CVS Health (CVS -0.63%) has a history of making changes before it has been forced. The company stopped selling cigarettes back in 2014 because the product line was not in line with its overall brand positioning.
That was part of a greater move to reposition the company as a health brand. CVS isn't just a convenience store that also has a pharmacy. The company wants consumers to see it as a destination for their healthcare needs. That's a long-term play that will require years of transformation, but it's a model that appears to be working.
CVS has slowly been changing its core business. One major piece of that, the purchase of Aetna, puts it in another space altogether. But ultimately the company will find ways to continue to move toward being a key part of its customers' healthcare plans.
How is CVS doing?
It's fair to say that CVS is in the early stages of its transformation. The company has added Minute Clinics to thousands of locations and changed its approach to some products. It has also embraced different standards on beauty products (like no longer allowing Photoshopped models in ads) and has rolled out HealthHubs in a few locations. Ultimately, the brand is being positioned as a partner in healthcare for its customers.
In theory, five years from now, shoppers will visit CVS to get answers for more of their wellness needs. That may mean getting advice on nutrition, learning how various medicines interact, getting a flu shot, or seeing a doctor. Some of these services are available now, but going forward the company plans for its stores to continue to evolve as service centers, offering much more than retail.
These changes appear to be going well. CEO Larry Merlo laid out some of the numbers during the chain's third-quarter earnings call:
Based on strong year-to-date performance, we are raising and narrowing our full-year 2019 Adjusted EPS guidance range to $6.97 to $7.05. As we approach the first anniversary of the Aetna acquisition, we are increasingly confident in the strength of our broad and differentiated assets as a combined company and our ability to deliver compelling value to our customers and the communities we serve. Looking ahead, we remain focused on successful execution of our strategic priorities and integration plans to unleash the full potential of our consumer-centric healthcare model and create value for all stakeholders.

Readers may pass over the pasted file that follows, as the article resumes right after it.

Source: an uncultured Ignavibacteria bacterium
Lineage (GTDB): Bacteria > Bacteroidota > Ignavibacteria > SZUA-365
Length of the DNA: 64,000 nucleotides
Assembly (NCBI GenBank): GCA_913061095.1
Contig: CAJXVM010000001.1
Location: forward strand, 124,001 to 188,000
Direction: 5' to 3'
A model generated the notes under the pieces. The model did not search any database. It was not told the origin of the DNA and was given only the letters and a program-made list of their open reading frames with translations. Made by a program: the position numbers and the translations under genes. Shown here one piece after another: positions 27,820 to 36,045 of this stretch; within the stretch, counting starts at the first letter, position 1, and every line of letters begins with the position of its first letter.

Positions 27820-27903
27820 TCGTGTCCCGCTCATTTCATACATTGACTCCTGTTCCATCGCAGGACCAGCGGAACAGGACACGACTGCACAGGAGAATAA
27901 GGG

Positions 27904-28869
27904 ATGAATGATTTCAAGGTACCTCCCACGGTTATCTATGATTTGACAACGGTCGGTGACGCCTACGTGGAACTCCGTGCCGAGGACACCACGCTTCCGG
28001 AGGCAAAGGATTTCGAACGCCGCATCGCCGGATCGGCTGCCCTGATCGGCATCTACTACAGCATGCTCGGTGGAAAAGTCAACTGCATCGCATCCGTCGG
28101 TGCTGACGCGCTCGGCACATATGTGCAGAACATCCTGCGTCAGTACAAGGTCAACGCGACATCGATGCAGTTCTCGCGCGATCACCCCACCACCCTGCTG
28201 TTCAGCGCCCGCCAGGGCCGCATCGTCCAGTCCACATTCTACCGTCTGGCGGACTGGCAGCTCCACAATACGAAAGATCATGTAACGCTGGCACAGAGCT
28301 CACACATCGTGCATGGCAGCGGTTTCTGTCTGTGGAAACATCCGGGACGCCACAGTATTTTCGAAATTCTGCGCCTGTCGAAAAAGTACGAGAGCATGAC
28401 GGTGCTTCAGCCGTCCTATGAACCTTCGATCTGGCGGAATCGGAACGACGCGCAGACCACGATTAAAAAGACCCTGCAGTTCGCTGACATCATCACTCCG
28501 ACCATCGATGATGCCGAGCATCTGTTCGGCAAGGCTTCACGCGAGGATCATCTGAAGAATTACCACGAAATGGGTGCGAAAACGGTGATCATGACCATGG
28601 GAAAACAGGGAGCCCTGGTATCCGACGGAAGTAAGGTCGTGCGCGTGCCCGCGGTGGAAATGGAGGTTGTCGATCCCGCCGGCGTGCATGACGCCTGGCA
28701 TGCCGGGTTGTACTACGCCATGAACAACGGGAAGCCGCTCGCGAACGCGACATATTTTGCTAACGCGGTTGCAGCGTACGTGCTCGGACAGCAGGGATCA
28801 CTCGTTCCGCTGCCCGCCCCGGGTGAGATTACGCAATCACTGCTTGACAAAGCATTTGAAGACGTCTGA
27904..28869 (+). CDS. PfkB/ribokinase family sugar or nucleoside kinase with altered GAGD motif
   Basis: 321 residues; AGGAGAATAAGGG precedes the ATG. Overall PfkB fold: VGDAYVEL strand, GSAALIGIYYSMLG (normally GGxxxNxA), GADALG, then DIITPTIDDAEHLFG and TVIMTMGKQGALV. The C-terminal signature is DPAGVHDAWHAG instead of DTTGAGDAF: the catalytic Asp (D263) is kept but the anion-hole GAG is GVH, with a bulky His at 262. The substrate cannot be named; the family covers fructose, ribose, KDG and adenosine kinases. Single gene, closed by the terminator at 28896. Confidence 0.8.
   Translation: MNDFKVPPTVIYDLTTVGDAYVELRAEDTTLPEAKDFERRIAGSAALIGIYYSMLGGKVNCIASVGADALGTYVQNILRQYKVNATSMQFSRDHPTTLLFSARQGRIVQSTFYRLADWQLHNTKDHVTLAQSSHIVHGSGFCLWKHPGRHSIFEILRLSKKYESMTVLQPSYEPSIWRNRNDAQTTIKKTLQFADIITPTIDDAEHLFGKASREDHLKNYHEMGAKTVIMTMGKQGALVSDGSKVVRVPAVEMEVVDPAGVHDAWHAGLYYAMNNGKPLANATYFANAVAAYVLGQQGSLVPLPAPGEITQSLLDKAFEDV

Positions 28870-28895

That's a lot of words to say that the company's strategy appears to be working. The newly combined company had $10.2 billion in cash flow in Q3 and its sustained profitability gives it the money needed to fuel its transformation.
More than retail
CVS has embraced the idea that it's more than a retailer. It's using its stores -- at least its newest ones -- as a sort of community center for its consumers' healthcare needs. Its HealthHub stores offer concierge-like services designed to help customers get answers. That's very important as healthcare has been a challenging thing for many Americans, and a little hand-holding may go a long way.
While the company's focus on service will take years to spread throughout the chain, it's an idea that will drive the company going forward. CVS is changing what it is -- and that's very smart.
In five years the company will have a nationwide network of stores that offer much more than retail. The chain's brick-and-mortar base will be an important wellness destination for consumers, helping to democratize healthcare and bringing needed services to more people.